Dark clouds — Chief Executive Jamie Dimon's pay cut, regulatory orders stemming from the London Whale — continue to hover over JPMorgan Chase (JPM), but its core banking business keeps chugging along.
Profit grew, year over year, in most business units. Deposit balances rose. Mortgage volume climbed, excluding costs to settle foreclosure litigation.
JPMorgan should benefit this year from rebounds in lending and investment banking, though other problems will persist, said Richard X. Bove, an analyst at Rafferty Capital Markets. Those problems, many tied to low rates and a still tepid economy, are the medicine that most banks will have to swallow along with incremental advances in the months ahead.
"Traditional banking seems to be moving forward somewhat," Bove said. "Margins are still going to be lower. Net interest income will still be under pressure."
Chase shares rose 0.2% to $46.45 in Wednesday morning trading.
Strong fundamentals propelled JPMorgan to report that fourth-quarter profit rose 53% to $5.69 billion, or $1.39 per share, from a year earlier. Analysts had estimated $1.22 per share, according to Bloomberg.
"The numbers are really good," Dimon said in a conference call with analysts. "Look at the underlying details of this company. [We posted] 15% return on tangible common equity."
Dimon and Chief Financial Officer Marianne Lake, handling quarterly earnings for the first time in her new role, were positive about JPMorgan's results. But not everyone could see past its dark clouds. Mike Mayo, an analyst with CLSA, put Dimon on the defensive when Mayo pointed out that JPMorgan has undergone "radical" changes since the London Whale incident in its Chief Investment Office (CIO), including management shakeups and enforcement actions.
"Does the [London Whale] incident change how JPMorgan is run?" Mayo asked during Wednesday's conference call.
"Obviously, when you have a problem like the Whale, you have mistakes, which you should acknowledge and then fix," Dimon said in response. "We obviously fixed CIO totally 100%."
Dimon may have been touchy because the JPMorgan board earlier decided to cut his 2012 compensation by 53.5%, to $11.5 million, largely because of the London trading losses. Still, during a conference call with analysts, Dimon said he "respected" the board's decision.
Big changes prompted by the London Whale incident include personnel shuffling; Lake was promoted after the demotion of former CFO Douglas Braunstein, and other executives were shifted around, including those in charge of Chase's investment bank and treasury and securities services.
"These are long tenured, very good, respected employees," Dimon said during the call.
Dimon led off two conference calls Wednesday, one with analysts and another with news media, by thanking Braunstein for his "service" to JPMorgan during a period when it reported "three record years of net income."
JPMorgan has been reliving the bad publicity it endured last year from the Whale losses and other matters.
Regulators this week unveiled enforcement orders cracking down on JPMorgan's trading and anti-money-laundering controls. However, some outside observers have described the actions as no more than a "slap on the wrist" since they did not involve monetary penalties.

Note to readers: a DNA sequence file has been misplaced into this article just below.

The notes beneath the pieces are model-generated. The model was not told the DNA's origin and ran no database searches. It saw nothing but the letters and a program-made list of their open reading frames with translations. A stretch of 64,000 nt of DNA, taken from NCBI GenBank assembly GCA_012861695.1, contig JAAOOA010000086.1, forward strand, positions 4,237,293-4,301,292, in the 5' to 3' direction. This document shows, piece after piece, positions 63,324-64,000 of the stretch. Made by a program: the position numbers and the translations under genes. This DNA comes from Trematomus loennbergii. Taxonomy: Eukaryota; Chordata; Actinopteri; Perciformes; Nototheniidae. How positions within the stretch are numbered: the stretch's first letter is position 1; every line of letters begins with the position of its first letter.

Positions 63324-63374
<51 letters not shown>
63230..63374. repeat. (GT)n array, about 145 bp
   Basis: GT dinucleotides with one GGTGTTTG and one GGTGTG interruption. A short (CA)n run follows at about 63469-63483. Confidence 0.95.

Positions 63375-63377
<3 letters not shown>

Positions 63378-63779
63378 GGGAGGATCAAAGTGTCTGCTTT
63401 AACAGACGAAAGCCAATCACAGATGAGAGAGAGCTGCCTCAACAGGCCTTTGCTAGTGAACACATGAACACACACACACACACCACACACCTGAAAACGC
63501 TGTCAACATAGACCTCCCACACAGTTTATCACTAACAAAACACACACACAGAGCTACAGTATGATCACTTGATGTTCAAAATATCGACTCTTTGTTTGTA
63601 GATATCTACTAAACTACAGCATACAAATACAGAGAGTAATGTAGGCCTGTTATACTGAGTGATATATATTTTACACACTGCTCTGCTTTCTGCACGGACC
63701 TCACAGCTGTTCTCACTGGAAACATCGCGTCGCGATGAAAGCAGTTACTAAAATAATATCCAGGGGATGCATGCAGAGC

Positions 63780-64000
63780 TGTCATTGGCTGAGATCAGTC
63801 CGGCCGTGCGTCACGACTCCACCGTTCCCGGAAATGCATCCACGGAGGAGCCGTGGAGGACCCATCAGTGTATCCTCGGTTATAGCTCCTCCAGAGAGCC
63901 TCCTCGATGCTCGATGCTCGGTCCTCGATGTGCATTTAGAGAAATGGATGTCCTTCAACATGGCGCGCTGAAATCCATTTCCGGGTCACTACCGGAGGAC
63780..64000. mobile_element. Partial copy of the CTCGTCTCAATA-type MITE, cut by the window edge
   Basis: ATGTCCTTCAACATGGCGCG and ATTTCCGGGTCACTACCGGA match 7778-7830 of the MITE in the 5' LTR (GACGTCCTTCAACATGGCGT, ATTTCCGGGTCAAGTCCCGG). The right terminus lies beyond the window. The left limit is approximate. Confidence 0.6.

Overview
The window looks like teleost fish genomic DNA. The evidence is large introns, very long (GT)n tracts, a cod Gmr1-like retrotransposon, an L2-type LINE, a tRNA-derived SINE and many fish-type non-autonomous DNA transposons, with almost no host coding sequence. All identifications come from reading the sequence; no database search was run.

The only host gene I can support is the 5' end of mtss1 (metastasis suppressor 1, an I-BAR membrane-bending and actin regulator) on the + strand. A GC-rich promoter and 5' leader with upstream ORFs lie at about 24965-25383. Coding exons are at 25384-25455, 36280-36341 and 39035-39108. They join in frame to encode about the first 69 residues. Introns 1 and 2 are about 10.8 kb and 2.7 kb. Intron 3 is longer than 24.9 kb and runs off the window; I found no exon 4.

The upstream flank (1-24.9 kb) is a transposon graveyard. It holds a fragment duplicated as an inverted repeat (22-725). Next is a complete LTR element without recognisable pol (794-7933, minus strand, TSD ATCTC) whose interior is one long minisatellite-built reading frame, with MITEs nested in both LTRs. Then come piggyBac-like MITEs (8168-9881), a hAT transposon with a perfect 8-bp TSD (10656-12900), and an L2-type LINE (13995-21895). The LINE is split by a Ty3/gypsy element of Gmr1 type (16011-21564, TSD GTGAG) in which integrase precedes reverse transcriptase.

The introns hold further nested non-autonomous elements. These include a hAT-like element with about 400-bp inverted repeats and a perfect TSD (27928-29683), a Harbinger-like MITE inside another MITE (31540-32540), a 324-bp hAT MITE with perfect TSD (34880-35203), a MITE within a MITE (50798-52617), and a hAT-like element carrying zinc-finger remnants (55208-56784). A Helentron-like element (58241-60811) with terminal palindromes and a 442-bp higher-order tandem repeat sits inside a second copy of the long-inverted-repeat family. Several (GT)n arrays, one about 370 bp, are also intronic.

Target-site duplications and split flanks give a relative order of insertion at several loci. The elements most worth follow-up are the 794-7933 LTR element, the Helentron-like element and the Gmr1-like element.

Separately, it has to pay about one-fifth the total cost of the $10 billion mortgage settlement reached with 10 different companies, according to the pact officially announced last week.
JPMorgan noted in its fourth-quarter earnings report that its final total loss for 2012 in its synthetic credit portfolio was $6.2 billion.
All the noise aside, Dimon and Lake bragged about JPMorgan's performance and outlook. Although Dimon said income from refinancings, which comprised 55% of its mortgage business in the fourth quarter, "over time will come down," mortgages are providing a big boost to JPMorgan, much like Wells Fargo (WFC).
"Housing has turned," Dimon said during the conference call with news media. "[New housing] starts … reductions in foreclosures … the whole gamut has changed."
Mortgage originations rose 33% to $51.2 billion, from a year earlier. Pretax income from mortgage production rose 390% to $789 million. Reduced loan-loss reserves for mortgages in its real estate portfolio contributed $700 million to earnings, or 11 cents per share.
Not all measurements of the mortgage business were positive. Total revenue from mortgage fees and related income fell 17%, to $2.04 billion, in the fourth quarter from the previous quarter. Still, it was an improvement from the fourth quarter of 2011, when revenue was $725 million.
Deposit-gathering was also strong in the quarter, which Chase plans to deploy in loans through its extensive, and growing, branch network. Total deposits rose 5.8% to $1.19 billion, from a year earlier.
"We are continuing to grow our deposits very strongly," Lake said. "We are continuing to grow our loans very strongly."
Bove chided JPMorgan Chase on its performance in controlling costs in the fourth quarter, on "which they didn't do a good job," he said. Expense items in the quarter included $900 million, primarily related to the Independent Foreclosure Review settlement; an increase of $2.9 billion increase in noninterest expense, primarily from its build-out of retail branches; and another increase of $5 billion in noninterest expense from higher personnel compensation in investment banking.